Transformative Intrapreneurship

The game-changing concept of Intrapreneurship

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INTRAPRENEURSHIP IS A GAME-CHANGING concept that can be performed by organizations of all types and sizes. I have witnessed how intrapreneurship transforms employees into imaginative problem-solvers and watched intrapreneurs commercialize proposed problem- solving solutions into new products and unique service offerings.

AUTHOR: David Whitney is the LEADX3M Fellow in Innovation and Intrapreneurship, actively engaged in delivering the groundbreaking LEADX3M Driven Business Transformation (DBT) - Intrapreneurship program to medium sized and large firms in US and internationally. For a full review of his profile, please visit the Fellows page and scroll down to his bio. 

Intrapreneurs, when trained properly and managed correctly, develop the skills to correctly identify problems. Intrapreneurs then apply the tools and techniques of intrapreneurship to solve problems in creative and imaginative ways. To be successful, intrapreneurs need the freedom to practice entrepreneurship – which is often synonymous with missteps and failures –

with the organization’s existing framework and then they must be given the autonomy to leverage available resources, procedures, processes and systems. When able to do so, intrapreneurs push the organization to achieve heightened levels of business competitiveness and fuel an innovation engine that brings more commercially viable products and services to market.

I enjoy reading what other subject matter experts have to say about intrapreneurship. One such expert is Anthony Ferrier. Ferrier is an author, speaker and advisor. The accompanying list contains strategies intrapreneurs’ problem-solving ideas can be conceived, built, tested, improved and launched in timely fashion.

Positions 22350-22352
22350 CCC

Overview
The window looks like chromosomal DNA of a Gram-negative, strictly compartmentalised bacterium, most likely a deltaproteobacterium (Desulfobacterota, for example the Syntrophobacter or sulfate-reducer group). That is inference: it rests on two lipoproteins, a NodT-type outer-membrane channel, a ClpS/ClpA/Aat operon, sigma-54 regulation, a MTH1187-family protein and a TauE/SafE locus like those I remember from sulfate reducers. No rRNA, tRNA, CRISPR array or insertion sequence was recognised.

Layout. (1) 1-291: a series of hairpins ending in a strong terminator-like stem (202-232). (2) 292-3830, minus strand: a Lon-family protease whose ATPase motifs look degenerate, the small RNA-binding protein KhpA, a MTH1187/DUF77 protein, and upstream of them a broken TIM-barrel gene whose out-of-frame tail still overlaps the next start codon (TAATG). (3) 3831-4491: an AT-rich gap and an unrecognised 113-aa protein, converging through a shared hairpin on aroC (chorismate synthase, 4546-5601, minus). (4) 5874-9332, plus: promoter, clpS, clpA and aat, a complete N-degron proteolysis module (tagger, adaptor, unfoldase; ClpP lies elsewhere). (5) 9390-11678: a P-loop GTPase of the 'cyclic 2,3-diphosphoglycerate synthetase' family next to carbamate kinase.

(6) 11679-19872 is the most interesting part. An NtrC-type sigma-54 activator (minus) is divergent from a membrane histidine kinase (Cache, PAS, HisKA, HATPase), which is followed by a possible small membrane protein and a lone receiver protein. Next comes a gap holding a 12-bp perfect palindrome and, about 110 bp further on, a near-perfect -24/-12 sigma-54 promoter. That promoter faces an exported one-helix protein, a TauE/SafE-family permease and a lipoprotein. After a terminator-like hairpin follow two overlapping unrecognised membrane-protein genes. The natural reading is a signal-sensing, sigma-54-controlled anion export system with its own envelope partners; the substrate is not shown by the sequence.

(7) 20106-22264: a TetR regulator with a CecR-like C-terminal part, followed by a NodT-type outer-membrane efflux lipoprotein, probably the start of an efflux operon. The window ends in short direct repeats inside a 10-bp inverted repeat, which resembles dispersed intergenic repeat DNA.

COMMUNICATION: Intrapreneurial activities can draw skepticism from the organization’s rank-and-file. To dispel these doubts, deliver a clear and consistent message detailing how intrapreneurship benefits the organization by producing measurable and repeatable value. The maxim “what gets measured, gets managed” is a key element of an organization’s intrapreneurial activities. That is why organizational leadership must clearly define what outcomes are expected by employees toiling away as intrapreneurs. In my opinion, the most effective and valuable measures in monitoring the effectiveness and success of intrapreneurship are:

  • increased sales revenues
  • expansion of commercially-viable products

and service offerings

  • strengthening of organizational culture
  • improvements in operational efficiency and

financial performance

  • achievement of the organization’s key

performance indicators

  • advancement in employees’ personal

development and professional growth

By managing these measures, leadership demonstrates it is serious about operating successful intrapreneurial programs. This is because successful intrapreneurship produces organization-wide value. In my experience, both as a participant and architect of intrapreneurial programs, the more successful ones are those that stress practicality and action.

The better intrapreneurial programs are those having an educational component. That is, intrapreneurs are taught methods and practices that help them achieve continuous improvement. I designed and taught a five- step educational framework that features learning modules and interactive workshops. Participants apply what they learn in the modules and workshops in order to meet and exceed the organization’s key performance indicators. The intrapreneurial programs I found to be most effective are taught both on-site and online using learning modules, interactive workshops and immersive sessions. The educational framework that has been most effective and successful in teaching and approaches he suggests organizations use to improve the effectiveness of intrapreneurial activities.